Inside: Our kids grow up so quickly these days and the middle school years can be hard for parents as you try to keep your tweens little just a bit longer, but they fight against it harder and harder.
Yesterday afternoon I finally decided to tackle one of those tasks that I have been avoiding.
I grabbed a storage container and some cleaning wipes and headed into my 11 year old middle school daughter’s room to tackle something I had been avoiding, but I didn’t really know why.
In the corner, stood her neglected doll house.
All the furniture was jumbled about. The dolls were wearing each other’s clothes.
“Who knew Dad was a cross dresser?”
A thin layer of dust covered just about everything.
It had been sitting there basically untouched for many years now. The only use it ever got was when her younger cousins came to visit. So, when they were last here, I offered it to their mother. It seemed like it deserved more than the benign neglect it had been receiving for quite some time.
My daughter hardly put up a protest.
The reality is, it was never really my daughter’s thing.
I was so excited for her to unwrap it that Christmas morning so many years ago. She was almost five and I thought for sure she would squeal with glee and want us to put it together right away.
I had loved my dollhouse growing up.
I could spend hours rearranging and then acting out the various family dramas of my imagination. I honestly played with it well into middle school. But that was long before “tween” was a thing.
My daughter on the other hand would occasionally wander over and engage in some make believe play during early elementary school, but the enthusiasm just wasn’t there.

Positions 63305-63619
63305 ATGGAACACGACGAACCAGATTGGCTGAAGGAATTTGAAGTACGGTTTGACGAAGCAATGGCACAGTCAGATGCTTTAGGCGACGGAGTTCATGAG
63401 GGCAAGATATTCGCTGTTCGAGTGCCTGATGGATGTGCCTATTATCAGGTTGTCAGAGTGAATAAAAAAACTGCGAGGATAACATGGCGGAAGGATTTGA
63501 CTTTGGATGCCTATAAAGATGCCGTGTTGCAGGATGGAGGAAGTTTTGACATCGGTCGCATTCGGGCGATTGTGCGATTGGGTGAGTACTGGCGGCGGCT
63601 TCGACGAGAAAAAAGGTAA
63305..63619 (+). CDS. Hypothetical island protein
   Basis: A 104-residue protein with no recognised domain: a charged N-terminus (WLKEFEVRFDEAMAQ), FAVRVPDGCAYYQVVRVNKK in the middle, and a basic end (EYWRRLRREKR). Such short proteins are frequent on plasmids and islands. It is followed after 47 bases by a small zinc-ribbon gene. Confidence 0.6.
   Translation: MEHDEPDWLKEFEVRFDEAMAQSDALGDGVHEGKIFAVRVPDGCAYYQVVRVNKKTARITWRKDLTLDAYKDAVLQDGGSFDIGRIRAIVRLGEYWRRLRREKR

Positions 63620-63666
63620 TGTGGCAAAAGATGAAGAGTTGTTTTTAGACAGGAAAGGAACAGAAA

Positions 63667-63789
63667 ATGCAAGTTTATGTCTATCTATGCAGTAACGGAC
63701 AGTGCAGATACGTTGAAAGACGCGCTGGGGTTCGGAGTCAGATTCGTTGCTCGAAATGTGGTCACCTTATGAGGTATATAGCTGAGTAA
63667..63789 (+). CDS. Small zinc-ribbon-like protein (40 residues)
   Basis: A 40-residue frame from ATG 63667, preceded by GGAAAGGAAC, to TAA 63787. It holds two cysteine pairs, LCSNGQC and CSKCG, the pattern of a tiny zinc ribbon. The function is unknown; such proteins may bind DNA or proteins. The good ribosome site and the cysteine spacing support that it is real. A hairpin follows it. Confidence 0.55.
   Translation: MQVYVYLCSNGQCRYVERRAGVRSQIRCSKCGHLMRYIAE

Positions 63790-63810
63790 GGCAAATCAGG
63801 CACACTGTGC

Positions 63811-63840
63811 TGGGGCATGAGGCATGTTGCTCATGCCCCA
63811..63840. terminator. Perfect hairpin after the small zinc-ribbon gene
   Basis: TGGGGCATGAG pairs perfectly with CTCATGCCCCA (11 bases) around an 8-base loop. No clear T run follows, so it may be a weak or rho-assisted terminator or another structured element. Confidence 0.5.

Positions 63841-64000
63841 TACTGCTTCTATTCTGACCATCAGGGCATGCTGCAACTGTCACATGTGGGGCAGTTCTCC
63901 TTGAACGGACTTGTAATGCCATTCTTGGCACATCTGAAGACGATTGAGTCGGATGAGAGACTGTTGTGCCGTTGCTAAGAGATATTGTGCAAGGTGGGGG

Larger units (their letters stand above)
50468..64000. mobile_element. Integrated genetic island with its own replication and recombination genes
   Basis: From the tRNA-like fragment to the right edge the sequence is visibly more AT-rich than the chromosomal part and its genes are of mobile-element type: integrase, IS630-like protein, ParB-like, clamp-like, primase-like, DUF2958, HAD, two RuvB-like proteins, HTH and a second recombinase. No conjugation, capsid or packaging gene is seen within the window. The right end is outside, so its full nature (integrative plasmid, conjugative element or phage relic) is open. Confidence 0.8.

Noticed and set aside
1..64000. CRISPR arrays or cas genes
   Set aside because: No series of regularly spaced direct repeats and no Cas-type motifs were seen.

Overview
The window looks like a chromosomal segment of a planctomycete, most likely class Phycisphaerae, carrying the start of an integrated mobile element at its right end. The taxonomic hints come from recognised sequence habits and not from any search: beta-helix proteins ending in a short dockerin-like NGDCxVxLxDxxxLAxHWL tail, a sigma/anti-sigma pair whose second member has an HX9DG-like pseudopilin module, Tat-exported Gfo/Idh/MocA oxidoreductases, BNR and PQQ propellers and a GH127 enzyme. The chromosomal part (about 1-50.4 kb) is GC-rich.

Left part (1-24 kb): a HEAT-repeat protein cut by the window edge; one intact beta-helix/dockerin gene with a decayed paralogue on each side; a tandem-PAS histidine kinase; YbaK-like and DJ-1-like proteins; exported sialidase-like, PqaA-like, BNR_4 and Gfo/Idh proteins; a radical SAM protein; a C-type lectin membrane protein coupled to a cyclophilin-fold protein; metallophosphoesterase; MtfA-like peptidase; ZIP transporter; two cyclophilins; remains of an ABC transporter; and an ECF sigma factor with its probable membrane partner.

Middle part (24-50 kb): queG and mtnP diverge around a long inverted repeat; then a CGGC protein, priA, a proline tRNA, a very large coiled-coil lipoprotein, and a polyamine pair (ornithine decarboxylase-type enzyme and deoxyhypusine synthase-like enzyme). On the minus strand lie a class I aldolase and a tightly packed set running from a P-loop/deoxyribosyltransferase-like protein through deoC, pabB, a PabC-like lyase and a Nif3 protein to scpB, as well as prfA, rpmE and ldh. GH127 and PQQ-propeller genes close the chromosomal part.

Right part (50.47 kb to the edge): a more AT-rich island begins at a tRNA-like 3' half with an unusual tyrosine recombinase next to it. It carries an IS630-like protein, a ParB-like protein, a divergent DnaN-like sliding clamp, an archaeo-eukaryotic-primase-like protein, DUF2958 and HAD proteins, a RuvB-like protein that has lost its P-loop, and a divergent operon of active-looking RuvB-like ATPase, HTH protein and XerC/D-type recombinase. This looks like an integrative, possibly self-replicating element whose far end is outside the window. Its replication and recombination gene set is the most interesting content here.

She far preferred the other worlds found in books or the ones that she created playing Minecraft with her older brother. She was always big brother over barbie and pretty much any doll for that matter. She’d had a brief phase where she let me put bows in her hair and she would twirl around in sparkly dresses.
Unfortunately this little girl phase lasted about a blink of any eye. By five she had banned anything pink and princess.
It never really mattered then, as I loved the feisty headstrong person she was becoming, part sass and attitude and part brain and bookworm.
All that really mattered was that she was still my little girl.
But as I started taking out the dollhouse furniture one piece at a time and wiping it off, the tears began to fall. I suddenly didn’t feel like I was ready to part with this piece of her childhood just yet.
It didn’t make any sense. It wasn’t like this really represented anything of true importance to her. I wasn’t really giving a piece of her away that mattered. She had ceased caring about it all so long ago.
And yet, it did mean something.
As I looked around her room, I knew this was just the beginning. Things were changing and so was she.
She is 11 now and officially a tween I guess, which is definitely a thing these days.
Our children seem to be growing up so much faster.
They cast aside toys and make-believe and dress-up earlier and earlier in favor of iPads, tween drama and fashion. And while I wasn’t a mother who easily gave into those things, there was a point where I just couldn’t stop it.
She was ready for this next stage in her life so much faster than I was…
Trying to hold her back too much just tears at the foundation of our relationship. And that foundation is going to be so essential to help ground her going into these years ahead.
So, I’ve had to find a way to let her start growing up sooner than I wanted, while helping her hold on to some of her childhood just a little bit longer, even when she is so sure she is ready to let it go forever.
It hasn’t been an easy balance and there are days her independence and defiance can make me crazy. But I also know my not so little girl anymore is becoming a strong and fierce young lady and she will change the world for the better one day.
Yet, as I prepared the dollhouse to be given away, I continued to sob my way through it.
I cleaned off each piece of furniture with care, and redressed the doll family in their proper outfits and then packed them all snugly in a box to go to my nieces.
And then I put the lid on top and simply sat in her room a few minutes longer looking around.
As I walked out and switched off the light, I said to no one at all.
“Goodbye My Little Girl.”
Parenting Tweens and Teens isn’t easy, looking for some more help and encouragement?